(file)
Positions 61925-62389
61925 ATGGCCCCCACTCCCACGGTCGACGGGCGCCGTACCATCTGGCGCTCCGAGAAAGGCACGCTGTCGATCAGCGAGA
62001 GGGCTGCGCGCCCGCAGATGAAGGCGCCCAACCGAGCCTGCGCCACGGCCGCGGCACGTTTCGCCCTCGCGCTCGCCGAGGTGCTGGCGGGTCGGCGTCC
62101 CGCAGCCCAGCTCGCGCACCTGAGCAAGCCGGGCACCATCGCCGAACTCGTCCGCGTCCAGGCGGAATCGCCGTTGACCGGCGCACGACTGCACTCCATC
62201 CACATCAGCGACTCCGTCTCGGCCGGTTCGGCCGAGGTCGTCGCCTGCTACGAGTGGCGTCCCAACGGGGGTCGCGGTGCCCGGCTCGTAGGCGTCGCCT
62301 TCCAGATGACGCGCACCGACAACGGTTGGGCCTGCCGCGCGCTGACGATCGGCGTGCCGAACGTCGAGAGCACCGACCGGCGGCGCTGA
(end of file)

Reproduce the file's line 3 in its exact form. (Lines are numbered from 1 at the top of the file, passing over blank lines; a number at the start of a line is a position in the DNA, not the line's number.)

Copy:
62001 GGGCTGCGCGCCCGCAGATGAAGGCGCCCAACCGAGCCTGCGCCACGGCCGCGGCACGTTTCGCCCTCGCGCTCGCCGAGGTGCTGGCGGGTCGGCGTCC